(This article belongs to the Special Issue Resources Management: Life Cycle Assessment)
Open AccessArticle Feasibility Analysis of Sustainability-Based Measures to Reduce VOC Emissions in Office Partition Manufacturing
Sustainability 2010, 2(2), 624-644; doi:10.3390/su2020624
Received: 1 December 2009 / Accepted: 10 February 2010 / Published: 21 February 2010
Cited by 2 | PDF Full-text (211 KB) | HTML Full-text | XML Full-text
Abstract
A feasibility analysis is reported of reduction opportunities for volatile organic compound (VOC) emissions in manufacturing office furniture partitions, aimed at contributing to efforts to improve the sustainability of the process. A pollution prevention methodology is utilized. The purpose is to provide [...] Read more.
A feasibility analysis is reported of reduction opportunities for volatile organic compound (VOC) emissions in manufacturing office furniture partitions, aimed at contributing to efforts to improve the sustainability of the process. A pollution prevention methodology is utilized. The purpose is to provide practical options for VOC emissions reductions during the manufacturing of office furniture partitions, but the concepts can be generally applied to the wood furniture industry. Baseline VOC emissions for a typical plant are estimated using a mass balance approach. The feasibility analysis expands on a preliminary screening to identify viable pollution prevention options using realistic criteria and weightings, and is based on technical, environmental and economic considerations. The measures deemed feasible include the implementation of several best management practices, ceasing the painting of non-visible parts, switching to hot melt backwrapping glue, application of solvent recycling and modification of the mechanical clip attachment. Implementation, measurement and control plans are discussed for the measures considered feasible, which can enhance the sustainability of the manufacturing of office furniture partitions. Reducing VOC emissions using the measures identified can, in conjunction with other measures, improve the sustainability of the manufacturing process. Full article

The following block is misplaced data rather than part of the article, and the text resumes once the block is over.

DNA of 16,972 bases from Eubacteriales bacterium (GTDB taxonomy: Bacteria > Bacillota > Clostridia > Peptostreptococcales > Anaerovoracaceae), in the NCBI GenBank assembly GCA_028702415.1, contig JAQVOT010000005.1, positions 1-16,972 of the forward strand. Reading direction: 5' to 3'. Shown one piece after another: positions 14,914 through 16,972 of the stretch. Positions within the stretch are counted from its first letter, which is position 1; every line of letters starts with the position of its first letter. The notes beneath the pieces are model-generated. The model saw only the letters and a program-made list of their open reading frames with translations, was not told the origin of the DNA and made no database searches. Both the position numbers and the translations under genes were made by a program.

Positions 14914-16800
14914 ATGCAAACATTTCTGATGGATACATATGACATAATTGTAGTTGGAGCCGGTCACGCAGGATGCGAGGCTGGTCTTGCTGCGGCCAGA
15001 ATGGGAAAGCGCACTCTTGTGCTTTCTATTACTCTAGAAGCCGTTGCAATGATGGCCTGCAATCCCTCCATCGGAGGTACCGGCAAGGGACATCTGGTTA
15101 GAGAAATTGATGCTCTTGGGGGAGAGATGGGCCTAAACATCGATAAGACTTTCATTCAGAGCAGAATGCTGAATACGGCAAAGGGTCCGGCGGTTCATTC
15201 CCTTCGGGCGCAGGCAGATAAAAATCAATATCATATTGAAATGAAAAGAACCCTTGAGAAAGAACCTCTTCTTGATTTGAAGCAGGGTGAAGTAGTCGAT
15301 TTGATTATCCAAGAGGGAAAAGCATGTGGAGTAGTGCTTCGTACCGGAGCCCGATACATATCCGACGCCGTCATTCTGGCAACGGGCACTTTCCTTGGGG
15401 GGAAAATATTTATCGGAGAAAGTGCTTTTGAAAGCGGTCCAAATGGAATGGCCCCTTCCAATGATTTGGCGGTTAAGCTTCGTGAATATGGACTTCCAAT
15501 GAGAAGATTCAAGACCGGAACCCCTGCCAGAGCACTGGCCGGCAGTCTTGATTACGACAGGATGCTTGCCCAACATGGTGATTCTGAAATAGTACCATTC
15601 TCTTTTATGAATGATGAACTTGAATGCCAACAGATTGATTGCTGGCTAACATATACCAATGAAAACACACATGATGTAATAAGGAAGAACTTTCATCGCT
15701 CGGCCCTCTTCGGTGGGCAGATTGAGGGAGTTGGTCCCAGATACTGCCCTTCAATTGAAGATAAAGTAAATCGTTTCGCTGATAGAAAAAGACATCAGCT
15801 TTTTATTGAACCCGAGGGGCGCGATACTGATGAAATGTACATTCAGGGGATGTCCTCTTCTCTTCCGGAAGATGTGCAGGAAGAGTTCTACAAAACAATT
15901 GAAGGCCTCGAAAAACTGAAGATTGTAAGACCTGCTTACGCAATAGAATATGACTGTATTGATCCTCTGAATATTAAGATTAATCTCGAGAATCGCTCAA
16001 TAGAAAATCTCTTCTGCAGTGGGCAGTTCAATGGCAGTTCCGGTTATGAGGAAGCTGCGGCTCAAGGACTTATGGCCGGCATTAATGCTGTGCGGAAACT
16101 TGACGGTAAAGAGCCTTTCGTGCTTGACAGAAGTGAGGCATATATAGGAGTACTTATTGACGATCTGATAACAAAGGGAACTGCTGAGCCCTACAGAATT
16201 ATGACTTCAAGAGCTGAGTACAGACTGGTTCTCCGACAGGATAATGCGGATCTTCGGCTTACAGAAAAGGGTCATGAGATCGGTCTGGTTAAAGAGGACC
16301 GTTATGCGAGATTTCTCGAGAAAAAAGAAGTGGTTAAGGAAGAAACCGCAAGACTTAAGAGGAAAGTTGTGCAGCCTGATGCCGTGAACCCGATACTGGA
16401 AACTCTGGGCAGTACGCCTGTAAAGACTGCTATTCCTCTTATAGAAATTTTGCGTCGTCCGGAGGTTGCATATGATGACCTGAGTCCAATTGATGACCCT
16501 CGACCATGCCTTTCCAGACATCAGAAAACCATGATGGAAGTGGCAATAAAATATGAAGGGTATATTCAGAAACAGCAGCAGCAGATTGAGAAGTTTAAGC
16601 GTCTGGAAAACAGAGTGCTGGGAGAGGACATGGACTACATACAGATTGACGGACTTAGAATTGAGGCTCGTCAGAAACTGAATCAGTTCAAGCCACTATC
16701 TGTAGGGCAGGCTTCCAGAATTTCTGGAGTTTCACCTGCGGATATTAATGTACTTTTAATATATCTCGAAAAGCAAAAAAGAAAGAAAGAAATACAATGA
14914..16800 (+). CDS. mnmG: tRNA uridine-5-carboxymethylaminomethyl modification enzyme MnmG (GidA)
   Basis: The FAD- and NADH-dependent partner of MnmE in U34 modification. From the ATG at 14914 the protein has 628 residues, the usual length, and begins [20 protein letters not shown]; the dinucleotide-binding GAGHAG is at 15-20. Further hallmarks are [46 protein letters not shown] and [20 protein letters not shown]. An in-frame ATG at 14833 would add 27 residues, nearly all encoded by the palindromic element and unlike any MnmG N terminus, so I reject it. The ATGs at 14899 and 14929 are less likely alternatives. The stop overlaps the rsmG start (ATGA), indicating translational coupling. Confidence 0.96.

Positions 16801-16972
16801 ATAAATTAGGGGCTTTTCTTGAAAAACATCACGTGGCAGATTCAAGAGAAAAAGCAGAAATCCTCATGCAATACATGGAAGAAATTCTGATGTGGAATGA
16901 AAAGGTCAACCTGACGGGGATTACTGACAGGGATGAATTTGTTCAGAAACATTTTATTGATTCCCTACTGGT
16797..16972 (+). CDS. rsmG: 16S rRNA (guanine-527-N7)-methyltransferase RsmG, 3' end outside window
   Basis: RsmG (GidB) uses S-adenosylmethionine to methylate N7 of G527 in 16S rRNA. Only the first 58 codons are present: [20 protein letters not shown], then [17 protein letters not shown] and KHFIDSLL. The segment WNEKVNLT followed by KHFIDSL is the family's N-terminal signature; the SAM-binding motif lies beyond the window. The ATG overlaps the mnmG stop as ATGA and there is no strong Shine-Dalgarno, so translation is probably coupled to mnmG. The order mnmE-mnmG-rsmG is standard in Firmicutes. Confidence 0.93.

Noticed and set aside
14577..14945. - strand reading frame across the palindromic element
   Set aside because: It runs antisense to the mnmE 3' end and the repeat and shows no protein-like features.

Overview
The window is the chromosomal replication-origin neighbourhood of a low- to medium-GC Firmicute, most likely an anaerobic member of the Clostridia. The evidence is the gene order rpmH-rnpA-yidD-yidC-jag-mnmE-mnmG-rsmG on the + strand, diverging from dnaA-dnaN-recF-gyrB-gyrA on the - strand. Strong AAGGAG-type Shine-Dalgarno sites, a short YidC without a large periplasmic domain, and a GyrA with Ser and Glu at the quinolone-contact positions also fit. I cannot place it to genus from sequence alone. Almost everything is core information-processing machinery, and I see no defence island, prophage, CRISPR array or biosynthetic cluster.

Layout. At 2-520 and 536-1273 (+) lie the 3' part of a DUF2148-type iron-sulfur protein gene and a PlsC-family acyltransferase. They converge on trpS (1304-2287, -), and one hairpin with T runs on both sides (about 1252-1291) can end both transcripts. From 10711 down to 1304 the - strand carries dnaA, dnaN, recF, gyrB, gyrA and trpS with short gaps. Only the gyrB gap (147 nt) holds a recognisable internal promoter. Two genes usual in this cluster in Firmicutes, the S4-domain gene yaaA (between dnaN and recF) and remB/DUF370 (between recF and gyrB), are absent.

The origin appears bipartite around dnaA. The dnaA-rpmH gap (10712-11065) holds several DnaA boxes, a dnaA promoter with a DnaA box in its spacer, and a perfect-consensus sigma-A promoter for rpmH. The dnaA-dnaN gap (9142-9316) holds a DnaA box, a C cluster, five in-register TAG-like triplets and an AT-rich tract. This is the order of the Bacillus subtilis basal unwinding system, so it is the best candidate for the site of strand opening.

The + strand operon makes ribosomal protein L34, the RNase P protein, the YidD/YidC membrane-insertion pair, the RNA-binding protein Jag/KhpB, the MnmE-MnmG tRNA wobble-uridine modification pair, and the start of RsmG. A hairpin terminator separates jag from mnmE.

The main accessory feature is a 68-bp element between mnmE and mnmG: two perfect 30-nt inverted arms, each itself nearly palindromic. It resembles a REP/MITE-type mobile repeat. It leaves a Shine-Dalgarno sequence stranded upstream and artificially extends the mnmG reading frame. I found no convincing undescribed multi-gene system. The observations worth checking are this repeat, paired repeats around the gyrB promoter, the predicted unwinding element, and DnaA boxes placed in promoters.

Open AccessArticle Estimating Arrival Numbers for Informal Recreation: A Geographical Approach and Case Study of British Woodlands